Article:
Medicines dry up in Iran but Porsches still roll in
by: The Times
PROFITEERING by Iran’s Revolutionary Guard is pushing the country to the brink of a health crisis as imports of vital medicines dry up – while luxury goods continue to flow to the Islamic Republic’s ruling elite.
A subsidised exchange rate, imposed by the government to protect imports of food and medicine from the collapse of its currency, has been exploited by companies linked to the Revolutionary Guard to bankroll the purchase of sports cars and other luxury items.
At the same time, the powerful militia is steadily excluding the health ministry from access to cheap dollars to buy medicines and equipment. According to sources inside Iran, 87 of the top 100 in-demand medicines, including treatments for leukaemia and multiple sclerosis, have been cut off from the subsidised market. Health institutions have had to import medicine through the private sector, where they fall prey to unscrupulous traders and currency dealers.
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“This is all being controlled by the Revolutionary Guard. They have prioritised foods like meat, rice, flour and sugar, the things that might actually provoke riots if they run out,” said one Iranian source.
“They have calculated that medicine is not a priority because the sick don’t riot.”
Under pressure from international sanctions, the Iranian rial has fallen to an all-time low against the US dollar, sparking clashes on the streets of Tehran two weeks ago. On Thursday , the currency passed 40,000 to the US dollar, less than half its value a year ago.
To offset the impact of the currency crisis, the regime has imposed a three-tiered exchange rate for imports. Essential items in the top tier, including basic foodstuffs and medicine, should enjoy a rate of 12,260 rials to the dollar.
Instead, health officials have found access to cheap dollars blocked and have been forced to shop on the open market at three times the price. A €4 million ($5m) agreement to purchase pharmaceuticals from Switzerland last week collapsed after the currency dealer added a 25 per cent premium on the deal.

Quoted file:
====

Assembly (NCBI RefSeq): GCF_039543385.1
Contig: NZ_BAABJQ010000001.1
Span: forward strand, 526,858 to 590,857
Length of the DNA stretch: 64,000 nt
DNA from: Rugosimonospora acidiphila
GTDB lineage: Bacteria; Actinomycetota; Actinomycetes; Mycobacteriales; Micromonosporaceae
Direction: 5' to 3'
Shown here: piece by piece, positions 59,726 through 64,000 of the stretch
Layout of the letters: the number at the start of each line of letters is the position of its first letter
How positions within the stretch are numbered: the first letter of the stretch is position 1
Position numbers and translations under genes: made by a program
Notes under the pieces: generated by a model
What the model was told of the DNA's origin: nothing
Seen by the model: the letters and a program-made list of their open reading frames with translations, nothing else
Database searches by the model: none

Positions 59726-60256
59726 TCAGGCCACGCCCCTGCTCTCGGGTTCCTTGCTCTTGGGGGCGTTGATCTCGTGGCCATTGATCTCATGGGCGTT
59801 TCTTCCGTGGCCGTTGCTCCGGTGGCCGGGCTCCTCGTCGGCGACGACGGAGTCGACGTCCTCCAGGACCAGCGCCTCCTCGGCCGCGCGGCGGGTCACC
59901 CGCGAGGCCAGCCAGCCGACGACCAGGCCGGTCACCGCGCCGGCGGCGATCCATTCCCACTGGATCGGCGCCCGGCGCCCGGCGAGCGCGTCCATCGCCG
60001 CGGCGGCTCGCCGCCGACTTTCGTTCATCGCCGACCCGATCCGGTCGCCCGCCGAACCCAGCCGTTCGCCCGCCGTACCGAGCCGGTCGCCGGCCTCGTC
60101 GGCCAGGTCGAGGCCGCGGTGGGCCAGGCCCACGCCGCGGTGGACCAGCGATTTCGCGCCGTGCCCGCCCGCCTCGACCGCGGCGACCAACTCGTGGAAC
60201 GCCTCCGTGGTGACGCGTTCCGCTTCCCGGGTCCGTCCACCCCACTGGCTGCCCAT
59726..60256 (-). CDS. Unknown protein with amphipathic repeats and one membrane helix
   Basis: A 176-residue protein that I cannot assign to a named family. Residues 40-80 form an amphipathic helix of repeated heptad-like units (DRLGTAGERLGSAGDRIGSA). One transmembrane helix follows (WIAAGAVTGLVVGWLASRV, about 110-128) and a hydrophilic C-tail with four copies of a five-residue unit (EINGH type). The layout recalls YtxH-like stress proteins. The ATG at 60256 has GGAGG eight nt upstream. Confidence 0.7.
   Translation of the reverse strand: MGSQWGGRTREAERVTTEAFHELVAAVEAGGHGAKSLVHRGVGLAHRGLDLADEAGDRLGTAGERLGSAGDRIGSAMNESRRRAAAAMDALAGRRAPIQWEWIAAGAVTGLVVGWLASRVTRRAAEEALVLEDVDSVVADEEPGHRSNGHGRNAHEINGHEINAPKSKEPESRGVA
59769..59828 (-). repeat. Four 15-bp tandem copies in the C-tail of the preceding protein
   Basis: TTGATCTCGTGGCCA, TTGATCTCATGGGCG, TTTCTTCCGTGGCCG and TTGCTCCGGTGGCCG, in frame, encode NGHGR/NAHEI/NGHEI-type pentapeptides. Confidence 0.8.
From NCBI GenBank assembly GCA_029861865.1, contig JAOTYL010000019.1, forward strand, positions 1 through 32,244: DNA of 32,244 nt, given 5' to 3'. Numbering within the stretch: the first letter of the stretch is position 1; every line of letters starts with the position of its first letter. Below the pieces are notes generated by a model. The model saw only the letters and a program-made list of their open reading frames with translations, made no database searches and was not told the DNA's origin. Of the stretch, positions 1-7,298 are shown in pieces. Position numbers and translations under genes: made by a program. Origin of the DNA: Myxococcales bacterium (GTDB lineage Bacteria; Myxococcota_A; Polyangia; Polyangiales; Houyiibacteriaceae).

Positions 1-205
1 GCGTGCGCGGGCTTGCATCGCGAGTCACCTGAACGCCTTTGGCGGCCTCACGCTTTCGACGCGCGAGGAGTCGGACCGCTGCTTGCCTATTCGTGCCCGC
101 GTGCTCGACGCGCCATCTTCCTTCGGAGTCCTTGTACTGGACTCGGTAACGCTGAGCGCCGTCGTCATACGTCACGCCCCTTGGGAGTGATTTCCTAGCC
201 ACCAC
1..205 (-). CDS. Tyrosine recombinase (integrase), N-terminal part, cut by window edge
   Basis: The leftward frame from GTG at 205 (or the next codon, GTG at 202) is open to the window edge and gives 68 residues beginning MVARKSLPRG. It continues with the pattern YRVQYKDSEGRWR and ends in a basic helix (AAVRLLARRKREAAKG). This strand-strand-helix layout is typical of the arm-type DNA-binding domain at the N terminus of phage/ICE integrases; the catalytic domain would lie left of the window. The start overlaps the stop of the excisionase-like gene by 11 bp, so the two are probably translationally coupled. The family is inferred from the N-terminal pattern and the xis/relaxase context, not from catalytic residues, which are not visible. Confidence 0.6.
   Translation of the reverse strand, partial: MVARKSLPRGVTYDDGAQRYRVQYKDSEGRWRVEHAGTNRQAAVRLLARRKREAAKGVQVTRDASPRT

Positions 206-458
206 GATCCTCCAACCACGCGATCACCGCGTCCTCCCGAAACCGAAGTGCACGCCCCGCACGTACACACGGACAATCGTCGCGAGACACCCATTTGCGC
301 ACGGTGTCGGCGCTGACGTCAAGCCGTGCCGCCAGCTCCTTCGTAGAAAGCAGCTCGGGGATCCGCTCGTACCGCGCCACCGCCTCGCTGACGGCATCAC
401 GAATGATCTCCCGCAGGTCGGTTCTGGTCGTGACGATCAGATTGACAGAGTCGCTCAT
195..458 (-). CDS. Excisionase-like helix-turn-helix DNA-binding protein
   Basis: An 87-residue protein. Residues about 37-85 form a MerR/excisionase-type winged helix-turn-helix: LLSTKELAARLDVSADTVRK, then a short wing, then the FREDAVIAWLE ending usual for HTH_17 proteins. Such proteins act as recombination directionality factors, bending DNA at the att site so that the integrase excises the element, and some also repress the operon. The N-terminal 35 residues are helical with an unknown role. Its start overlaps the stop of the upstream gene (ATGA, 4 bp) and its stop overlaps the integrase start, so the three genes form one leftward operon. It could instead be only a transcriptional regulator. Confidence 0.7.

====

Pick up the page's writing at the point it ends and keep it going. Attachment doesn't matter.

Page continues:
Rather than protecting basic goods for ordinary Iranians, the tiered rate has encouraged corruption and widened the gulf between rich and poor.
The situation moved Iranian Health Minister Marzieh Vahid Dastjerdi to speak out on Wednesday. “We have been pursuing the currency which we were told was allocated to import medicine with since February but … the amount received is so little it’s not even worth mentioning,” she said.
Even when medical imports are granted the subsidised rate, Iranian sources say, health companies often receive only a fraction of their order, as middlemen siphon off the discounted dollars for black-market currency trading.
While medicines vanish from pharmacy shelves, the Revolutionary Guard continues to oversee imports of luxury goods to the elite, often at the subsidised 12,260 rate.
When Porsche issued a limited edition of its classic 911 sports car this year, two companies linked to Etebarat Mehr Financial Services, part of the Revolutionary Guard’s investment arm, began taking down payments for the new model. Porsche had estimated 40 sales to the Islamic Republic. But after a surge in requests from wealthy Iranians, the companies requested 1400 vehicles.
Etebarat Mehr is exempt from oversight by Iran’s central bank and, like most of the Revolutionary Guard’s operations, is able to work outside the law. The same subsidiaries are thought to be behind the arrival of 750 luxury cars imported with dollars purchased at the 12,260 exchange rate this year. The government launched an investigation into the claim last week, but Iranians are skeptical.